COLUMBIA, S.C. — South Carolina Sen. Tim Scott is among the sponsors of bipartisan legislation to ensure federal agencies and state governments accurately report relevant criminal history to the FBI’s database of prohibited gun buyers.
Scott, a Republican, is one of more than half a dozen sponsors of the “Fix NICS Act,” which would penalize federal agencies that fail to properly report required records. It also rewards states that comply by providing them with federal grant preferences and has the backing of the Senate’s No. 2 Republican, John Cornyn of Texas.
The measure comes after the Air Force failed to report the criminal history of the gunman who slaughtered more than two dozen at a Texas church on Nov. 5. The Air Force has acknowledged Devin P. Kelley should have had his name and domestic violence conviction submitted to the National Criminal Information Center database.
The bill would require states and federal agencies to develop plans to ensure they are uploading all relevant records and information to the National Instant Criminal Background Check System. The measure would penalize federal agencies that fail to fully report relevant records and push states to improve their reporting.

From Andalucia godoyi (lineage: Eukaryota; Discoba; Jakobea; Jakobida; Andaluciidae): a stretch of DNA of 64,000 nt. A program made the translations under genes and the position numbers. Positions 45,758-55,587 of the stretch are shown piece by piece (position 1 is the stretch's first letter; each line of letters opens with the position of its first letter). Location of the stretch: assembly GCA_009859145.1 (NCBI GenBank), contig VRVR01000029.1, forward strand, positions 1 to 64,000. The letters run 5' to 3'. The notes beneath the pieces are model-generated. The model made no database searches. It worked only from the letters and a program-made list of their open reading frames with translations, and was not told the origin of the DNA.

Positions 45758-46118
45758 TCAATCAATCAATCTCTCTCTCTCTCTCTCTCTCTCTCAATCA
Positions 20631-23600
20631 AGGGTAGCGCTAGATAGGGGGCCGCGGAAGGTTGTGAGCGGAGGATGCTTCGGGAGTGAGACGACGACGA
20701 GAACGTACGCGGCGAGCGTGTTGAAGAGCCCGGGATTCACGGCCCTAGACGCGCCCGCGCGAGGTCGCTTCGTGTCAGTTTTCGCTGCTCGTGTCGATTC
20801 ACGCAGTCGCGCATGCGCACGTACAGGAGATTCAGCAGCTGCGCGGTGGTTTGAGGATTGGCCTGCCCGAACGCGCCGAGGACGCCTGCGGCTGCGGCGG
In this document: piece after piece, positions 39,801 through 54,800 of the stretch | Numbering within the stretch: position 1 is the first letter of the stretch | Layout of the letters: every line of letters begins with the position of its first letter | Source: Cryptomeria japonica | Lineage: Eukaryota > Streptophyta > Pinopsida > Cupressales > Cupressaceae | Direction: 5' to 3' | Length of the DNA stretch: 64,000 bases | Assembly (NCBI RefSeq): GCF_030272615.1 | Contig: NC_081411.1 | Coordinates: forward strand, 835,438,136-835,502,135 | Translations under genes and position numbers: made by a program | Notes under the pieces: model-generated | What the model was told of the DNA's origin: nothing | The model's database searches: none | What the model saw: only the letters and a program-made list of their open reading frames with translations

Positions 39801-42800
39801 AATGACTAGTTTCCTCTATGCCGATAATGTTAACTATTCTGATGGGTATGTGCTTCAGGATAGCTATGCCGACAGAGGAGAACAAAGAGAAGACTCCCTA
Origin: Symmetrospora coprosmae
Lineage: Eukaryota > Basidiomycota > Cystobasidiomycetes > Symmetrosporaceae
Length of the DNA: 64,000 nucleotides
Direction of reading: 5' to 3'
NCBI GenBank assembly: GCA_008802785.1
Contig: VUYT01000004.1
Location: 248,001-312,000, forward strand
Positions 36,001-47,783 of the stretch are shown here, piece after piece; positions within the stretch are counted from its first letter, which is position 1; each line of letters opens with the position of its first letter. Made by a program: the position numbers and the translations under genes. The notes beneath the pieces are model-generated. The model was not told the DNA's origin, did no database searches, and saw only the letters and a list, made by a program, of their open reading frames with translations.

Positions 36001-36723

“All too often we come to the conclusion that horrible situations could have been prevented with thorough and complete reporting,” Scott said Thursday in a news release on the legislation. “As we tragically found out after the heartbreaking shooting at Mother Emanuel, we know the devastation that can manifest if gaps in reporting allow a madman with a criminal history to obtain a weapon.”
Scott referenced another church massacre in which authorities have said background check errors allowed the purchase of the weapon used to go through. The FBI has said a background check examiner never saw Dylann Roof’s prior drug arrest because state-level records were incorrect.
Roof was allowed to buy the handgun, which he later used to kill nine Bible study participants at an AME church in downtown Charleston in June 2015. He is currently on federal death row.
“While we cannot legislate against pure evil, we most certainly should do all we can to ensure these individuals do not have access to any type of firearm,” Scott said, calling the bill a “commonsense solution.”